The developers of 80 Metropolitan, a condo development in Williamsburg that opened in 2009 and is being marketed by Halstead, originally set aside 24 spaces for bicycles, all free. When those filled, they added 42 more. When those were taken, the developer installed a hanging system in the garage for 22 more bikes. Now, there is a plan to add enough storage to accommodate the 12 cyclists on the current waiting list.
What's the Plan?
This example illustrates how planning for bicycle storage is becoming a necessity. What do property managers and boards need to know when planning storage areas, and what rules need to enacted to prevent problems?
According to Erin Michaels, a board member at 305 West 97th Street, a medium-sized condo building on the Upper West Side, “We thought long and hard about what house rules we needed to enact before opening our storage facilities.”
While storage rules should be adjusted to a site's physical limitations and allowances, this is a sample guideline for boards—a typical arrangement, set up by the directors at 305 West 97th Street, a medium-sized condo building on the Upper West Side which boasts two locked bike storage facilities:
1.All bicycles must be registered with the Management Office.
2. Bicycle storage spaces are available to residents only. Resident owners have the right of first refusal regarding bike storage availability.
3.All bikes must enter and exit through the service entrance and must be locked and stored only in the racks provided.
4. Monthly fees for bicycle(s) must be paid on time each month, failure to pay may result in the loss of the storage space.
5.Bicycles are not permitted in the lobby, on passenger elevators, or in any of the resident hallways.
6.Neither Management nor the Condominium Association assumes responsibility for the loss, theft or damage to any bicycle.
7. If the sale of a unit or termination of a residential lease results in an individual moving out of the building, the bicycle space reverts to the association for reassignment.
8.Failure to comply with the bicycle storage rules or to pay the associated fees shall be sufficient cause for the 305 West 97th Street Board of Directors and Management to revoke bicycle storage privileges.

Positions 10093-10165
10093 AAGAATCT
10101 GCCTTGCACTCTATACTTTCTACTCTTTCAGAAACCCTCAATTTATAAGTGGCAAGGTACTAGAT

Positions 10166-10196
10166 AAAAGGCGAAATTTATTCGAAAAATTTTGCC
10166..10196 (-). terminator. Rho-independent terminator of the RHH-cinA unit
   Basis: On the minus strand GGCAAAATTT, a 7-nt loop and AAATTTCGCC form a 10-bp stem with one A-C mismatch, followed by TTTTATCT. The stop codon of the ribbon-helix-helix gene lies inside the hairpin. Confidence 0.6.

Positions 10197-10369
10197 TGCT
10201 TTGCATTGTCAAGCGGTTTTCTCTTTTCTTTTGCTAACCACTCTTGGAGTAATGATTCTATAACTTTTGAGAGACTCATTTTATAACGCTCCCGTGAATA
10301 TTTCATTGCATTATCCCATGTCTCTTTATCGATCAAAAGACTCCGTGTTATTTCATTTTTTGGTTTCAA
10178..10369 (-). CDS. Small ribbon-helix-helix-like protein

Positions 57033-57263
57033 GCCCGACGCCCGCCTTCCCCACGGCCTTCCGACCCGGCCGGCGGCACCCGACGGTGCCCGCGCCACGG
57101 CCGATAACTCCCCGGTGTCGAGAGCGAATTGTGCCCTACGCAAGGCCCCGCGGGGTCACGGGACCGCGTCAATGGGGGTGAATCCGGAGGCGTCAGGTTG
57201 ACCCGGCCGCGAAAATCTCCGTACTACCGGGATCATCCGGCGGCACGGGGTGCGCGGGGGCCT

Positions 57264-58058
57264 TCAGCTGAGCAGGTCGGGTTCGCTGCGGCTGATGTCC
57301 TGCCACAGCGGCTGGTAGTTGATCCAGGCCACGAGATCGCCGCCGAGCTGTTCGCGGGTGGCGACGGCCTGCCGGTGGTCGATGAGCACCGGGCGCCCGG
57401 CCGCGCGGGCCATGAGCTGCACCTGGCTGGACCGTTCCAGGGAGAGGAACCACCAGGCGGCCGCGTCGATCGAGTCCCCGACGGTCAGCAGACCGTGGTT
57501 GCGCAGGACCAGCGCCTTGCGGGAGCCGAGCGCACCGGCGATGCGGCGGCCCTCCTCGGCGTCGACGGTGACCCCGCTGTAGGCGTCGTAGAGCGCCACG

What Does It Take ?
It may seem like a very simple idea, just take an unused portion of the basement; fence it in; put a padlock on it; give a copy of the keys to bike owners and—instant bike storage.
“We didn't want residents just putting their bikes anywhere in the basement, that would lead to problems and inevitably to a situation where one bike owner is accusing another bike owner of damage. We decided to go with a specially built bike storage rack system,” Michaels explained.
One company that specializes in constructing bike storage systems is Rudy Rack. Rudy Rack was started in 1991 when its founder Dick “Rudy” Rhudenbusch recognized that bike retailers needed quality, versatile and efficient bike storage systems. Since then Rudy Rack has expanded their storage rack line to include specially constructed racks for condominiums.
According to Rudy Rack, “A well-designed racking structure can help organize storage space and make it easier for tenants to access their velocipedes.”
Rudy Rack manufactures four different types of racks. A stand-up rack system; a double-decker rack system which maximizes storage in small spaces; a wall rack system and a backroom storage unit on wheels for temporary storage solutions. All of these storage systems can be seen on their website at www.RudyRack.com.
Bicycle Storage Bottom Line
Providing bike storage has also presented some boards with a new income opportunity. The Beatrice and the Continental, both on Avenue of the Americas, charge upwards of $100 per month, according to Clifford Finn of Citi Habitats Marketing Group, the exclusive brokerage for the two properties. “Retail and commercial space is at a premium,” Finn explained of that neighborhood. “There's not a lot of leftover space in a place like that.”
In most buildings however, either the service is free or nominal, maybe $10 a month. That small sum is mostly intended to discourage the leaving of unused and unusable bikes in storage ad infinitum, rather than to raise revenue.
“While some boards do charge high storage fees, we don't,” says Michaels. “It's just a nice thing to be able to give our residents. We only charge a minimal amount...to pay for the cost of the storage racks, and cover the cost of electricity and maintenance of the bike storage facilities. It's a lot cheaper for us to provide the storage than to repaint hallway walls that get scuffed by handlebars and tires, or clean the bike trafficked carpets. It's a win-win for everyone.”
When it comes to common areas, management has to define what is acceptable—and what is not—when it comes to bicycle storage. It's a challenge that seems to be growing with each passing year, as the interest, and the list that makes bicycling a good idea grows.
J.M. Wilson is a freelance writer and a frequent contributor to The Cooperator. Associate Editor Liam P. Cusack contributed to this article.